When we see writing in the same way we see art, our priorities shift, and we set out on a path that looks differently than it did for us, but it's a path that I believe is easier, more engaging, and more productive. This path doesn’t focus on reaching certain benchmarks by certain times. Instead, it focuses on readiness, growth, and mindset.

During the early years the focus should be on building a LOVE for writing, keeping your child’s writing and language arts lessons gentle and free of (most) criticism.

No expensive, elaborate curriculum necessary. With a consistent habit of writing daily, in fun and creative way, along with short grammar lessons, you can set your child up with the mindset and skills needed for further success into middle school, high school, and beyond. Most of all, you will hopefully spark in them the joy of writing! Below I’ve put together a list of practical tips that will help you help your young kids achieve these goals, approaching writing like the art form that it is.


You can also follow me on Pinterest to find many of the resources, videos, writing prompts, and more that I mention throughout this post. Check it out here, and look for the boards titled: Early Writing Aids, Writing Made Fun, Winter Writing, and Fall Writing.

 


THE YOUNGER YEARS


  • DAILY JOURNALING- Writing prompts are all over the internet. At the start of each school year or season, you can print out a list (or several) with fun, silly, creative writing prompts and place them in a jar. Each morning let your kids choose a prompt from the jar and write about it in their journal. For my kids, this journaling was like that art I talked about earlier. I didn’t correct it. I didn’t make suggestions. I just read it and praised them for their work. Often it was silly, and they liked reading it to me, and the daily habit, along with my praise rather than criticism, led them to complaining less when I assigned other writing work that I did correct (which shouldn’t happen more than once or twice a month at this age).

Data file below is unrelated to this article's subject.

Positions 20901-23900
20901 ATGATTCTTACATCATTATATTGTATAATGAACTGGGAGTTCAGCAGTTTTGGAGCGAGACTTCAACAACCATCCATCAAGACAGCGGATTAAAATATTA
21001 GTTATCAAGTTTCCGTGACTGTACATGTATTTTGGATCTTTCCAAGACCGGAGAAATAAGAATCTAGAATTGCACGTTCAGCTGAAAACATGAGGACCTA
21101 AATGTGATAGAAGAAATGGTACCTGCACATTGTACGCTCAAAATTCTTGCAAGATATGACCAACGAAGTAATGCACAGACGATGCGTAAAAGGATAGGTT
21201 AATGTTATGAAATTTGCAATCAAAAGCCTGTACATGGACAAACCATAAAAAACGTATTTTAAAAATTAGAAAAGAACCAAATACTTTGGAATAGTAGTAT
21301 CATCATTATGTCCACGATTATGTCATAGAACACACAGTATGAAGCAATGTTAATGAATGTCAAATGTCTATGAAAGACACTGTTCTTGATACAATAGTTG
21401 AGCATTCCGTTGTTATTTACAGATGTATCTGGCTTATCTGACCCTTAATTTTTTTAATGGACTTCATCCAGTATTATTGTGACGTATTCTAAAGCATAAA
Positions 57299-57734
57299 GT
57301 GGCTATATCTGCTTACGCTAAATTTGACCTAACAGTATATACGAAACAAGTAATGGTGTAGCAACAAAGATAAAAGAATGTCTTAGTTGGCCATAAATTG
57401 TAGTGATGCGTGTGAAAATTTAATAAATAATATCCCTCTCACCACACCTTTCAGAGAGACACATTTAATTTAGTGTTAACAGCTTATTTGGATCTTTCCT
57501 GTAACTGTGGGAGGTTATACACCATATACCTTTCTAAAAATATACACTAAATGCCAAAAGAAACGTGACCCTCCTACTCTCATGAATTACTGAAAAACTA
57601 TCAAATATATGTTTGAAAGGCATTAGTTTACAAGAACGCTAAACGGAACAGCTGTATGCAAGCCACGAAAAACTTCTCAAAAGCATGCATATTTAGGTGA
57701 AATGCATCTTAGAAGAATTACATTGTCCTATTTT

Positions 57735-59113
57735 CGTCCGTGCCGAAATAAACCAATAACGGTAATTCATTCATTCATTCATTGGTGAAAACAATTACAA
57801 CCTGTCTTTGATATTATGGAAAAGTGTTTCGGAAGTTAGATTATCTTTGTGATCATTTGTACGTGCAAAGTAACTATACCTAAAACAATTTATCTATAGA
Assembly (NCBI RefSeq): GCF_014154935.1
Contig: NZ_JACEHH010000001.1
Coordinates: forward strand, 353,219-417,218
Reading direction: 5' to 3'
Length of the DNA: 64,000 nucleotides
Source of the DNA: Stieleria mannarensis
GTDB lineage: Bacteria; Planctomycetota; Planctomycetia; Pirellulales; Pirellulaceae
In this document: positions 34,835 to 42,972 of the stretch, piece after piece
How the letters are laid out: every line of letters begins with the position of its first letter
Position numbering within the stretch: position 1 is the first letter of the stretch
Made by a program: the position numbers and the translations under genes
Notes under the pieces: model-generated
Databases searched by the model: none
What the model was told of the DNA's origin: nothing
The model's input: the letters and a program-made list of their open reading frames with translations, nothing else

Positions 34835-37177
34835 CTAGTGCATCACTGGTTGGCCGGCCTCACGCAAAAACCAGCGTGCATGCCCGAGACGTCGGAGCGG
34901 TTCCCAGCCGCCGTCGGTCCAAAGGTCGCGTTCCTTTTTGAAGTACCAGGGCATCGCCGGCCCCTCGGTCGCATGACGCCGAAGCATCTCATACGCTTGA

• THEMED TOPICS- Tying our writing assignments to holidays or celebrations makes an assignment more fun and engaging. This is a wonderful way to work on academic writing in a fun, creative way. For example, one December my kids were tasked with writing an opinion piece answering the question: Does Santa need an updated suit? This paper fell in the “practicing academic writing” category as they worked on organizing their thoughts and persuading their reader, but it was definitely fun and creative. It also led to some heated family debates as each kid shared their opinions. :)


  • BE A GUIDE MORE THAN A CRITIC- In these early years our children’s abilities to write well are limited by their vocabulary, concrete thinking, and their incomplete understanding of grammar rules. Don’t be afraid to give your kids plenty of help, by way of examples and guidance, as they write. Our own patience and praise will likely be our child’s greatest assets as they learn to write. As your kids read more and more great writing, they will naturally become a better writer themselves, but don’t expect results overnight. The process will take years, just as it takes years of practice to become a skilled artist.